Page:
Patrik: Yeah. Look, I really look at it in a 24-hour period. If you need me in a 24-hour period five times, you’ll need me five times and you might only need me one-time tomorrow. I don’t know. I’m not strictly counting four days. I really want you to get value out of this. I understand, look, when clients sign up for this, I do understand sometimes clients might need me five times in a day, and then they only need me one-time tomorrow, they might only need me five minutes the day after. I’m not counting this as a day. So, I really want you to get value out of this. Please reach out to me when you think it’s needed. I’m sure that I can work with you, so that you are satisfied.
Helga: Thank you. I just wanted to verify so we know.
Patrik: Yeah, no, absolutely. Absolutely. Yeah.
Helga: Isabel, did you have any other questions?
Isabel: No, no. I just want him to be on the call when we get the results.
Helga: Now if they, let’s say call tonight and Patrik was unavailable, do you think it’d be okay to ask them if they could, if it wasn’t urgent to talk to us tomorrow or something? Or what would you think we should do? I’m just asking if he’s not available.
Isabel: I don’t think that’s a good idea.
Patrik: I’ll give you another suggestion. Can you potentially record a phone call?
Helga: Try think of how you could do that.
Patrik: There are some apps out there.
Helga: On the phone?
Helga: Like if I’m on the phone, recording the actual phone call?
Helga: Okay, I can look it up. I’m pretty savvy with apps.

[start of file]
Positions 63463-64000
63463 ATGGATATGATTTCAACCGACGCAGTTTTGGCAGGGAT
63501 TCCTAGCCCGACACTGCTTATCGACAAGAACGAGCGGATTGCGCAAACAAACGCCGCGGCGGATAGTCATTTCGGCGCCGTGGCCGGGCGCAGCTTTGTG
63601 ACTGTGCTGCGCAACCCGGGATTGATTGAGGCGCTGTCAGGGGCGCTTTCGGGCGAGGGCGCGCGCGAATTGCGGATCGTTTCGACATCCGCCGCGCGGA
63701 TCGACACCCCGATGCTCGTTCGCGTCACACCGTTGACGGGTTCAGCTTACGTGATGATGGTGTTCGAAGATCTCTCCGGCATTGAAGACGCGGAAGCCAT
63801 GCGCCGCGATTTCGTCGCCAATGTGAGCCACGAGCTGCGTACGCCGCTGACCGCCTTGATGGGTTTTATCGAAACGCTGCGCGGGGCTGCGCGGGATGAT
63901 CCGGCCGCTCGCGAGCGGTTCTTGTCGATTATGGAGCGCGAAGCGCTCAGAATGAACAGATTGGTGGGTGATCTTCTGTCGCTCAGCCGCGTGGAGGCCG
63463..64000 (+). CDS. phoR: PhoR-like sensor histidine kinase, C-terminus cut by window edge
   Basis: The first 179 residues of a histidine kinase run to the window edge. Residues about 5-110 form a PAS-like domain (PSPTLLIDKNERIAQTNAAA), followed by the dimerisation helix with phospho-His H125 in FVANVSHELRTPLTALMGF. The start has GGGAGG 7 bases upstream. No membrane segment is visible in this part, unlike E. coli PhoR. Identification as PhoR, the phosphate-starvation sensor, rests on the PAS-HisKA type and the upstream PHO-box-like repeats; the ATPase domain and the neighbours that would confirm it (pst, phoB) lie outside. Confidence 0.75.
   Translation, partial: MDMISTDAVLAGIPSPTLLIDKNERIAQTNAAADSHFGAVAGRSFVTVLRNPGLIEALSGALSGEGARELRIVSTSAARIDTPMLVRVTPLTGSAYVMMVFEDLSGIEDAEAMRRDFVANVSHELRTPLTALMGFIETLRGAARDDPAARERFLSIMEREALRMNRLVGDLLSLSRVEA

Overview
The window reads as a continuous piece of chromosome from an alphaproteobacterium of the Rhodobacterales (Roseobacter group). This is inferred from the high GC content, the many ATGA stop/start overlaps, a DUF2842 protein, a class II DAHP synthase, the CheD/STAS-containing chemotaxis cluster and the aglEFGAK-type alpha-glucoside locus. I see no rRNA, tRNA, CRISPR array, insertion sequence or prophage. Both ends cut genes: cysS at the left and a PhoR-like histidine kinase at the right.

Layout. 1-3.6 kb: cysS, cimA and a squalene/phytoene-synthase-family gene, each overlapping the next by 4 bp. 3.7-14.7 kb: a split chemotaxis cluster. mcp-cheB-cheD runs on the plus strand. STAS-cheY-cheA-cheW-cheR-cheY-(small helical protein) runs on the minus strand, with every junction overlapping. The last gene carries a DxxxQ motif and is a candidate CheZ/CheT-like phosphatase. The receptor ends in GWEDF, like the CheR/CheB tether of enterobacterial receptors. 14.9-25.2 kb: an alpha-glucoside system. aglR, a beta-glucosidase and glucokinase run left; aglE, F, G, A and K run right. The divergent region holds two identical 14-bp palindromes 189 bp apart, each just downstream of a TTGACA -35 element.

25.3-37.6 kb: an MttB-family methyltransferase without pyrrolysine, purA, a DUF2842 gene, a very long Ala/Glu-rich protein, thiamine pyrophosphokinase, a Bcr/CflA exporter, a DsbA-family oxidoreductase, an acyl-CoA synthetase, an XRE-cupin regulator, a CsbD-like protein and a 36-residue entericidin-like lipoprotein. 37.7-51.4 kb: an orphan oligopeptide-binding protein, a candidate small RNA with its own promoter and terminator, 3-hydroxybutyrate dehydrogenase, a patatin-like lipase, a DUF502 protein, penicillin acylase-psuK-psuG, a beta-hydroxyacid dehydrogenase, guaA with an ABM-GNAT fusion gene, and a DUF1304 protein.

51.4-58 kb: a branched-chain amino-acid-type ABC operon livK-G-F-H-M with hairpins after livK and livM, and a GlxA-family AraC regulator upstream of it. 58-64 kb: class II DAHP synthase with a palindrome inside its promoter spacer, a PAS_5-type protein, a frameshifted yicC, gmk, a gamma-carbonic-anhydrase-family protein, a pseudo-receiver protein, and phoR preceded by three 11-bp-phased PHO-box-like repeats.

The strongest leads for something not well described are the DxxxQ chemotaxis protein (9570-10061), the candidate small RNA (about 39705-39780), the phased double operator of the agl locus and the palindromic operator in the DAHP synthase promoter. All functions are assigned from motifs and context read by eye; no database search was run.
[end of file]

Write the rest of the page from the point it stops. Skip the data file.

Patrik: Have a look, and that could be another option. I will definitely try and answer, I do answer the phone, if I’m not on another call. Definitely call me. But another option could be just to record a phone call. That could be an option.
Patrik: Then you could email that to me, and then we can, once I’ve had to listen, we’ll get back on another call.
Helga: Okay, that sounds good.
Isabel: So, what time is it over there, your time?
Patrik: For me it is, at the moment, it’s 11:00 a.m. For me it’s Friday. For you it’s Thursday evening, for me it’s morning. But again, it shouldn’t stop you from calling me, doesn’t matter. I’m talking to people all over the world every day. So, I’m used to different time zones.
Isabel: Okay. But what if you’re more comfortable like if they call in two hours. I know it’s not like one o’clock in the morning.
Patrik: You call me when you feel like you need, you call me. Don’t worry about time zones.
Helga: Thank you.
Isabel: Thank you.
Helga: That’s all right. All right.
Isabel: I think we’re good.
Helga: Okay. All right. So, if we hear from them tonight, we’ll call Patrik and try to join him if he’s available. And then if they don’t call, then tomorrow then it’ll be late for him. Okay.
Patrik: Okay. All right. I hope you get a positive report, and go from there.
Helga: Thank you. Thank you very much.
Patrik: Thank You. Talk to you soon.
Isabel: Bye Patrik.
Patrik: Bye, bye.
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- How to ask the doctors and the nurses the right questions
- Discover the many competing interests in Intensive Care and how your critically ill loved one’s treatment may depend on those competing interests
- How to Eliminate fear, frustration, stress, struggle and vulnerability even if your loved one is dying
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- How to stop being intimidated by the Intensive Care team and how you will be seen as equals
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- How you need to manage doctors and nurses in Intensive Care (it’s not what you think)
Thank you for tuning into this week’s YOUR QUESTIONS ANSWERED episode and I’ll see you again in another update next week!
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This is Patrik Hutzel from INTENSIVECAREHOTLINE.COM and I’ll see you again next week with another update!